Burnt Orange Report

News, Politics, and Fun From Deep in the Heart of Texas

Support the TDP!

March 08, 2005

Rick Perry Attacks Blogs Again

By Byron LaMasters

Rick Perry really doesn't get blogs. For the second time in just over a year, Governor Perry has gone to the Austin American Statesman attacking the blogosphere. This time, Perry's victim was In the Pink, Texas. Here's what Perry's spokesman said this time:

"Blogs are certainly appropriate expressions of people's opinions," gubernatorial spokesman Robert Black said Monday. "The general public has to realize on blogs . . . there are no controls on accuracy or honesty. And there's no accountability.

"People need to be very careful with what they read in the blogs. Most blogs seem to be run with a pretty severe liberal bent."

Most blogs are run with a "severe liberal bent"? That's completely laughable. I guess that the governor has never heard of Instapundit, Powerline Blog or Little Green Footballs. And even if we just look at Texas blogs, I guess that the governor has never heard of Beldar Blog, the Lone Star Times, BlogHouston or Safety for Dummies.
(Update: Forgot to mention another conservative Texas blog noted in trackbacks for our governor to read - Swanky Conservative).

When I mentioned this to the reporter, Gardner Selby, he said that Governor Perry mentioned that there were no conservative/Republican blogs specifically referring to capitol politics, while there are numerous Democratic and left-leaning blogs at the capitol. I have a very simple solution, governor... there are 19 Republican State Senators and 87 Republican State Representatives. They all have a lot of staffers that could easily start blogs to cover the legislative session. Why don't they join the Democratic representative (Aaron Pena) and staffers that have started blogs this session? It's quite easy.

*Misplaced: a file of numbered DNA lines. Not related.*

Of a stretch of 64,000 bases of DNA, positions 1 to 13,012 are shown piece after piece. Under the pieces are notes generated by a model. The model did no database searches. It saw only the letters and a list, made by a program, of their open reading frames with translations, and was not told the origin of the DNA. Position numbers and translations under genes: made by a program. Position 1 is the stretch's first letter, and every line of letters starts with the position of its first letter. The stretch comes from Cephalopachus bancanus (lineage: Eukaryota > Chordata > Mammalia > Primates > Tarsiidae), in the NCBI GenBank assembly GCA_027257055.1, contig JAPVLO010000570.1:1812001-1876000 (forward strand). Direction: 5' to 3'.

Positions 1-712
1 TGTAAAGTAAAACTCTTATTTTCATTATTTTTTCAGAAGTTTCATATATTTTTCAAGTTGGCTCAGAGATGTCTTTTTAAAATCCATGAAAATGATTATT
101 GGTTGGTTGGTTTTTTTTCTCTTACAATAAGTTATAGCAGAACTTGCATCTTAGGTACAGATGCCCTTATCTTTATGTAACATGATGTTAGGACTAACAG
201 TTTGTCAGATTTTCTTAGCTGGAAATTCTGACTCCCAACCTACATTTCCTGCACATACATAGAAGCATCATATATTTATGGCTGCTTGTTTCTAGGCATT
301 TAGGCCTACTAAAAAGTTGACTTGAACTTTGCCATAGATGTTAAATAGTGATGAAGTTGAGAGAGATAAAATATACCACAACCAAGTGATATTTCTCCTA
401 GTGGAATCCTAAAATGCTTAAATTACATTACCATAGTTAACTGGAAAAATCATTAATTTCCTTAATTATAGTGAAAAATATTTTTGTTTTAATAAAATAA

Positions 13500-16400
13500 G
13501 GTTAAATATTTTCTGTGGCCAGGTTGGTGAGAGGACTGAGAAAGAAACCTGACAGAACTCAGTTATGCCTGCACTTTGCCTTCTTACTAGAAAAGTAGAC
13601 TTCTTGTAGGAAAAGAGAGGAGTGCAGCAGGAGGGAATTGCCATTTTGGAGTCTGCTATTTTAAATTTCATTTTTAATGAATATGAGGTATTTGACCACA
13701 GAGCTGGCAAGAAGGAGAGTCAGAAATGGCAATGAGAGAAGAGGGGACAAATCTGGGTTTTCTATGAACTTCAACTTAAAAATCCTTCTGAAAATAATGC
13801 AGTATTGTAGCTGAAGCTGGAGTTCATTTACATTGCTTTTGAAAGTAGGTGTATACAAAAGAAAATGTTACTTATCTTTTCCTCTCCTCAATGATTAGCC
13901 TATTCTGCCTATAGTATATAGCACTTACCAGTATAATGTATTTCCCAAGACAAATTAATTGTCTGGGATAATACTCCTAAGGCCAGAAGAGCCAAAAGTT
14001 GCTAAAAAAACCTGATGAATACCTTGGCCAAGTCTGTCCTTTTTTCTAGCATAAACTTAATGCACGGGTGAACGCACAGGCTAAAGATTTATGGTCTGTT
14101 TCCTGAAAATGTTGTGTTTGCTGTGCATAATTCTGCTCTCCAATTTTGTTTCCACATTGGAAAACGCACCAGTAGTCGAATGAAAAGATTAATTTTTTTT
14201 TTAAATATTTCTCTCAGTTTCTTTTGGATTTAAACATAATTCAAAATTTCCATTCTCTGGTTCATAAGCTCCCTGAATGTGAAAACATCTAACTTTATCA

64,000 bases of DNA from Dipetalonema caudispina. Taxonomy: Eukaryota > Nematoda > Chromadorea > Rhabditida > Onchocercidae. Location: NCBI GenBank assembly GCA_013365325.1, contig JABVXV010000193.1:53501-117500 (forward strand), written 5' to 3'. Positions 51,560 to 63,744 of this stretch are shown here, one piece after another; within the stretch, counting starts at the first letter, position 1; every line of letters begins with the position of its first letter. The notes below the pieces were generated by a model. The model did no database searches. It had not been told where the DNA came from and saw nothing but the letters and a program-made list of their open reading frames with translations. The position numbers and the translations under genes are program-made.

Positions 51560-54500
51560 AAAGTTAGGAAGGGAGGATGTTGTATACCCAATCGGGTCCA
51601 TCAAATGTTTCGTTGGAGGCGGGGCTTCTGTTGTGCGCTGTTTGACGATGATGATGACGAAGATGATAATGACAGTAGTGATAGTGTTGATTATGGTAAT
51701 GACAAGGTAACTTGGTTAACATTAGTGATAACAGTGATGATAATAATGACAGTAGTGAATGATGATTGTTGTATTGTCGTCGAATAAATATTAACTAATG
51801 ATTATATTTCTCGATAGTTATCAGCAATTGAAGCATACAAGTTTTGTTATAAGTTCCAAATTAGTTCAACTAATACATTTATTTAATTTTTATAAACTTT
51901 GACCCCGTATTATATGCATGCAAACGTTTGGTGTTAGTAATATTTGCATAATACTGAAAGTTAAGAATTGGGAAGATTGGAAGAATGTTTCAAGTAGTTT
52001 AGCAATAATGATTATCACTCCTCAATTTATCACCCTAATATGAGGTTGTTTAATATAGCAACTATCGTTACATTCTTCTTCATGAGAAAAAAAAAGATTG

As for the "controversy" that prompted this article - I'm perplexed that the governor would find it necessary to speak to the press on the matter. The "controversy" - only seen by several hundred people until now, will be seen by thousands in the newspaper today. These types of stories just go away unless fuel is added to the fire. Going to the mainstream media does just that.

I'm rather pleased with the quote of mine that got printed:

Byron LaMasters, a University of Texas senior whose burntorangereport.com raised eyebrows last spring by posting a rumor about Perry's personal life, said bloggers are accountable to readers, like any source.

"If readers disagree, they can say that and comment (online)," he said. "It's much more open than most media.

I believe that blogs are just as accountable to their audience as any other media source. In fact, I would argue that blogs are in many ways more accountable to their readers than newspapers, and other traditional media. Blogs provide instant two-way communication. If a reader believes that something that we write is biased, unfair or incorrect, that reader can post a comment instantly communicating to the writer and all readers their opinion. Newspapers only provide corrections in later editions, and only print a small fraction of the letters to the editor in which they receive. Bloggers, on the other hand, publish nearly all non-spam comments to their posts.